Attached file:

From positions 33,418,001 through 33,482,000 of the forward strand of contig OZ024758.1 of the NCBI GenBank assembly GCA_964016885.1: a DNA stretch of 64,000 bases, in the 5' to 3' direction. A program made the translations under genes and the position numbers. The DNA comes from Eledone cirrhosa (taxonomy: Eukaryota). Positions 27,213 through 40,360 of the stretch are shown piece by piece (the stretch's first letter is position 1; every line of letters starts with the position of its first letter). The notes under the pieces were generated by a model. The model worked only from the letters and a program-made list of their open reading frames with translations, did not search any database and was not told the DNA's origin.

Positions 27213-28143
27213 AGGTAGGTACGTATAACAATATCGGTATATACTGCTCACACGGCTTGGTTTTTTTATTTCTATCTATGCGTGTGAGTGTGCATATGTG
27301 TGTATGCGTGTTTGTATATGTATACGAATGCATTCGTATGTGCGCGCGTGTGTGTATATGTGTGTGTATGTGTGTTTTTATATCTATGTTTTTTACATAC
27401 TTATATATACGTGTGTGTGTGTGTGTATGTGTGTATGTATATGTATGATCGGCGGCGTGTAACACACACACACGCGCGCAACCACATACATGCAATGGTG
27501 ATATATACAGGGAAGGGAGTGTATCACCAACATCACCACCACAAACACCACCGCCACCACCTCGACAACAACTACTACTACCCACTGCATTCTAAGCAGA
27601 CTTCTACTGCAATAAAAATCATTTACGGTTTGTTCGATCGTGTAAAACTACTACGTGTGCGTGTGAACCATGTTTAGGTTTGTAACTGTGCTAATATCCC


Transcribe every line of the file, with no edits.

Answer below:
From positions 33,418,001 through 33,482,000 of the forward strand of contig OZ024758.1 of the NCBI GenBank assembly GCA_964016885.1: a DNA stretch of 64,000 bases, in the 5' to 3' direction. A program made the translations under genes and the position numbers. The DNA comes from Eledone cirrhosa (taxonomy: Eukaryota). Positions 27,213 through 40,360 of the stretch are shown piece by piece (the stretch's first letter is position 1; every line of letters starts with the position of its first letter). The notes under the pieces were generated by a model. The model worked only from the letters and a program-made list of their open reading frames with translations, did not search any database and was not told the DNA's origin.

Positions 27213-28143
27213 AGGTAGGTACGTATAACAATATCGGTATATACTGCTCACACGGCTTGGTTTTTTTATTTCTATCTATGCGTGTGAGTGTGCATATGTG
27301 TGTATGCGTGTTTGTATATGTATACGAATGCATTCGTATGTGCGCGCGTGTGTGTATATGTGTGTGTATGTGTGTTTTTATATCTATGTTTTTTACATAC
27401 TTATATATACGTGTGTGTGTGTGTGTATGTGTGTATGTATATGTATGATCGGCGGCGTGTAACACACACACACGCGCGCAACCACATACATGCAATGGTG
27501 ATATATACAGGGAAGGGAGTGTATCACCAACATCACCACCACAAACACCACCGCCACCACCTCGACAACAACTACTACTACCCACTGCATTCTAAGCAGA
27601 CTTCTACTGCAATAAAAATCATTTACGGTTTGTTCGATCGTGTAAAACTACTACGTGTGCGTGTGAACCATGTTTAGGTTTGTAACTGTGCTAATATCCC